Protein data analysis in Hepatitis studies

“Qlucore is a really great way to explore large data quickly.”

Understanding viral signatures in Hepatitis C

Technical situation

The people of Egypt face a largely unseen public health issue: Hepatitis C (HCV), a disease of the liver that around the world affects around 170 million people – 3% of the world’s population, but up to 15% in Egypt. Left untreated, sufferers can go on to develop cirrhosis and liver cancer.

The researchers have been analyzing the blood plasma of patients infected with Hepatitis A, B and C, as well as healthy patients, against as many proteins as was technically feasible. This has resulted in a huge dataset: “190 individuals (roughly equally divided between A, B, C and the healthy controls), 182 proteins, and a huge number of clinical factors, which were studied to identify both common and unique viral signatures,” according to Duffy (Hepatology. 2014 Apr;59(4):1273-82).

There are plenty of challenges ahead and work to do, however. Within the last 18 months, three new therapies have been released that are much more effective than Interferon in treating the disease, although much more expensive. “It’s made developing the optimum companion biomarker much more challenging,” said Duffy. “However, we still think that the tools that we are developing will be very useful for resource-limited countries where interferon therapy may still be used.”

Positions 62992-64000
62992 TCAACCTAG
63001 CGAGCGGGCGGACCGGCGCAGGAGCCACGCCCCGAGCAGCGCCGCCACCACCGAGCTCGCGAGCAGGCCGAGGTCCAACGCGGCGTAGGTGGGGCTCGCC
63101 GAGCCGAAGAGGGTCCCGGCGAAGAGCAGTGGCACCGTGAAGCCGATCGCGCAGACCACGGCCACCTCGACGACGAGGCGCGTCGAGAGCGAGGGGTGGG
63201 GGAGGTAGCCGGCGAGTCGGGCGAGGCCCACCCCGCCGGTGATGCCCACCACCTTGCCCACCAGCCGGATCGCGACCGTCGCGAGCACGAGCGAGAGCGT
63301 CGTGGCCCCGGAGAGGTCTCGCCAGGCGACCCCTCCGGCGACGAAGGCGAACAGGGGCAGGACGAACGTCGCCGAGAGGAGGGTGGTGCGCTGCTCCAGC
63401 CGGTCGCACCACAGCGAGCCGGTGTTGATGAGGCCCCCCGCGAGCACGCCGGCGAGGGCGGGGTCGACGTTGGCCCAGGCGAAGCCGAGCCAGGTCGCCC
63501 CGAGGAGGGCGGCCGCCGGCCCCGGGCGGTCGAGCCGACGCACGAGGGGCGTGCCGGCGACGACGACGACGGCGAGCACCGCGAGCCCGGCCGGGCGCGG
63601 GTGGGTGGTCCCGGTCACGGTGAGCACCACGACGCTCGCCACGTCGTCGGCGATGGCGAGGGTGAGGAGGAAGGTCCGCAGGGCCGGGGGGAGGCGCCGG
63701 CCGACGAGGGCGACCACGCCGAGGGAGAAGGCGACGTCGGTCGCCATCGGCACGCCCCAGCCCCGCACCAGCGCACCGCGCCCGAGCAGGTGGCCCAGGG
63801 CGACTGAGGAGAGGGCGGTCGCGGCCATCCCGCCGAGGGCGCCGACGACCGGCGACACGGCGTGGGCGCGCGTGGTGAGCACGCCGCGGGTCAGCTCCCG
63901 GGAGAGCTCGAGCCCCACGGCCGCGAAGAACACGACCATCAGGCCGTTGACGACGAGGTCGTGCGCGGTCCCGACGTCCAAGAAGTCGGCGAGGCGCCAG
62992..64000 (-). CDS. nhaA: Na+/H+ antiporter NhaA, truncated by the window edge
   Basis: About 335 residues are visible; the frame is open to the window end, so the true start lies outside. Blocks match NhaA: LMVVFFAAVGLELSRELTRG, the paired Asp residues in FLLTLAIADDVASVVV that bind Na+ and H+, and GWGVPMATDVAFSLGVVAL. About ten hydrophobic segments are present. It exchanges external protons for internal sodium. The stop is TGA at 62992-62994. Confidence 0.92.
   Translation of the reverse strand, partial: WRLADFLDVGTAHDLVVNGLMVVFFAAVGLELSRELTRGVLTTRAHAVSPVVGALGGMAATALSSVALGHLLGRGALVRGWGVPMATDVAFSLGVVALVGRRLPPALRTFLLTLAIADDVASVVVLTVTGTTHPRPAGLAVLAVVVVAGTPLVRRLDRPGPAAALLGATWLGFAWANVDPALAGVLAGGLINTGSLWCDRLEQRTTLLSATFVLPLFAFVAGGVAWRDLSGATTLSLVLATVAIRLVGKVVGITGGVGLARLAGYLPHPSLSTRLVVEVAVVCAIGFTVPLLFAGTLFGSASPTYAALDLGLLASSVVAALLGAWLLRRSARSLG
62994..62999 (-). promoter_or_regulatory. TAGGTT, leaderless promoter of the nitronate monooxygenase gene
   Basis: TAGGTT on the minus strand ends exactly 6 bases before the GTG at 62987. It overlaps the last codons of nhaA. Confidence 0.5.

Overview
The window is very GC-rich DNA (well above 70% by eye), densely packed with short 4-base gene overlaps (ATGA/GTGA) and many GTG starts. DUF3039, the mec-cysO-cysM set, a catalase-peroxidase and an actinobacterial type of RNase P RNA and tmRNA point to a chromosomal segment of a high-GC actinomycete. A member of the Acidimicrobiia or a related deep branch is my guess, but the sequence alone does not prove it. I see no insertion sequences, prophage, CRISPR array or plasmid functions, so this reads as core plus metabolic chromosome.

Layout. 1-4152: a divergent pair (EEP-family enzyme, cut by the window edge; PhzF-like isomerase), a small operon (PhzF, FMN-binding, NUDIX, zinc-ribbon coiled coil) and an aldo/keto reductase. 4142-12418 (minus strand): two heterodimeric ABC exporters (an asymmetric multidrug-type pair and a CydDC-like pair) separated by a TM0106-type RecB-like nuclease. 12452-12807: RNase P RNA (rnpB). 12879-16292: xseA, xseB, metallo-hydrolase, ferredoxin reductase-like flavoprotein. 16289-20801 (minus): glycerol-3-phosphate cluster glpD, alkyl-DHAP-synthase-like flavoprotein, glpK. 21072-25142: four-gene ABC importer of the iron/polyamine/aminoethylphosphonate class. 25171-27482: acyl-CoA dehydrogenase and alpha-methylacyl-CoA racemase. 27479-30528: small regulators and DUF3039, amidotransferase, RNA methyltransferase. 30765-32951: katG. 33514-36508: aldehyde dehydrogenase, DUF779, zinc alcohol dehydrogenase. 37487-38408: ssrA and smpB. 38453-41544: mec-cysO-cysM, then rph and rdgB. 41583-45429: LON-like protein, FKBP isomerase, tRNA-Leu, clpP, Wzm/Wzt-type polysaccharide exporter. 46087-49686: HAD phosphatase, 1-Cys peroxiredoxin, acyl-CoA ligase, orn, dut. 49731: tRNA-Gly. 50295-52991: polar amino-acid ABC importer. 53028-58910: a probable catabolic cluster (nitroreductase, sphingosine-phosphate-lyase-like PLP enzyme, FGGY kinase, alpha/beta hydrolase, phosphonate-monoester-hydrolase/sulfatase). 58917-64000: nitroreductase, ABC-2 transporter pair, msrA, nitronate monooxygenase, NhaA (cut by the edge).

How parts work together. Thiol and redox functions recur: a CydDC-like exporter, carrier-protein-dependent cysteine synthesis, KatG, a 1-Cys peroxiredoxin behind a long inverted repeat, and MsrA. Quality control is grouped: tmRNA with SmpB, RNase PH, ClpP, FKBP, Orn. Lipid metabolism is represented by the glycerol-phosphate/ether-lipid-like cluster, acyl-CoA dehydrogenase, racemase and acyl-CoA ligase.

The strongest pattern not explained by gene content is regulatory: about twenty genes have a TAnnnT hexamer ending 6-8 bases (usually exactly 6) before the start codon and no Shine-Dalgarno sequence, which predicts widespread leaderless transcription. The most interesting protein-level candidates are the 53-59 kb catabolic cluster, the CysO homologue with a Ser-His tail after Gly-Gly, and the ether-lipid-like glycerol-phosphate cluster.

Solution

“Initially I wasn’t sure of the best way to analyze this large dataset and was looking for a solution. When I first put the data into Qlucore, it looked interesting almost straight away. As soon as we started using Qlucore we saw clear differences in some of the chemokines (proteins that control immune cell migration) between the A, B and C virally infected groups,” Darragh Duffy explains.

An additional impact was that Duffy and co- workers found the use of Qlucore on the Egypt biomarker data so positive that researchers from the company are now working with the research laboratory as partners a three-year European Union-funded program known as PoC-HCV. This program builds on the research in Egypt and elsewhere and is developing point-of-care predictive and prognostic tests intended to improve therapeutic decisions for management of chronic HCV patients (http://www.poc-hcv.eu/).

 

 

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Institute Pasteur, France